Today, when someone talks about traveling through Europe or Asia, it is hardly surprising. In fact, thousands of young adults do it every year. In the 12th century, however, traveling between cities, let alone countries, was fraught with many dangers. For most, traveling was not even a thought, but for Medieval Jewish traveler Benjamin of Tudela, it became a way of life.

There is no real information about the early years of Benjamin’s life other than that he was born in Tudela in the Kingdom of Navarro (which is now Spain). Nor is it known why he set out on his great journey to most of the regions of the known world. The rest, the details of his travels, Benjamin compiled and published as Sefer Masaot Benjamin MiTudela (The Book of Itineraries of Benjamin of Tudela).

Visiting over 300 cities, Benjamin went from the Iberian Peninsula to Central Europe (France, Italy, Greece) to Constantinople and on to the Levant (Syria, Lebanon, Palestine) and Mesopotamia (Iraq and Iran) before heading home via Arabia and Egypt. In addition to general travel commentary and location descriptions, Benjamin wrote a great deal about the many Jewish communities that he encountered. He recorded facts such as demographics and took note of the local leadership (both political and religious) and customs. Included in Benjamin’s writing were also comments on life under Muslim rule and Christian rule, observations on Samaritans and Karites, and descriptions of encounters with al-Hashishim (“Assassins”). He is considered one of the first Westerners to mention China by that name, nearly 100 years before Marco Polo.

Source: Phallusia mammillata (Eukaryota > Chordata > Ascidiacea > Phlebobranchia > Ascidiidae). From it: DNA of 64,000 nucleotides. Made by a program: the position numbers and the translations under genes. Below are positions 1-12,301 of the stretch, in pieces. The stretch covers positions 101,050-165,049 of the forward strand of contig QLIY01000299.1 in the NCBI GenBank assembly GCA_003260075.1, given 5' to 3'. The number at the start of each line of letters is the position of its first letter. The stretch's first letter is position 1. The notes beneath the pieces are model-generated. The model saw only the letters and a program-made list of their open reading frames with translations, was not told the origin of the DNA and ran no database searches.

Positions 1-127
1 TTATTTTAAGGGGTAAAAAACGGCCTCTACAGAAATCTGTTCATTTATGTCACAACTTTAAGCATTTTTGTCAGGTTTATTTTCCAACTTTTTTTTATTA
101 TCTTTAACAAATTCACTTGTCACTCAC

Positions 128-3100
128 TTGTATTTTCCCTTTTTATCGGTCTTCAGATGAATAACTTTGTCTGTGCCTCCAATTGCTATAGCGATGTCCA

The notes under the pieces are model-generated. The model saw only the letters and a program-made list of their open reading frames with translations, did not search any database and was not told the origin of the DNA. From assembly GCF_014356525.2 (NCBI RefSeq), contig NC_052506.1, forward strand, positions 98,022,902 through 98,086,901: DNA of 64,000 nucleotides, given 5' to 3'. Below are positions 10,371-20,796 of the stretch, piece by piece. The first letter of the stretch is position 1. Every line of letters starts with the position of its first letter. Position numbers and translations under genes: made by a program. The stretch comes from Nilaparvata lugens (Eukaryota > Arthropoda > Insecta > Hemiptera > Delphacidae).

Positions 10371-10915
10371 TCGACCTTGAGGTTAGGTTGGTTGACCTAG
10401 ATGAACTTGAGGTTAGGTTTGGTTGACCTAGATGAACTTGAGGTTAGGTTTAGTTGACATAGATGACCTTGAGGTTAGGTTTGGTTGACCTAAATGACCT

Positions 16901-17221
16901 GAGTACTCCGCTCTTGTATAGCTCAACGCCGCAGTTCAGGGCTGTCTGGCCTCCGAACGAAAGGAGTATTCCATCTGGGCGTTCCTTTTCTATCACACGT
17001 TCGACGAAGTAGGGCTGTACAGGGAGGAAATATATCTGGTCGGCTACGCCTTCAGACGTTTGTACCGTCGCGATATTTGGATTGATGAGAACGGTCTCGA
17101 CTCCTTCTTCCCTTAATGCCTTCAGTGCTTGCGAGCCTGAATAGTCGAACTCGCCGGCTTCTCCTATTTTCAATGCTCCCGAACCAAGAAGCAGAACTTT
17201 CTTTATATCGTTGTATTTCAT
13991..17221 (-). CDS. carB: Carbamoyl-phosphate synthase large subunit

Benjamin of Tudela traveled and wrote from approximately 1160 until 1172. It is unclear how long he lived after that. His work was translated into Latin and many other languages, and it is still used as a reference by historians today.

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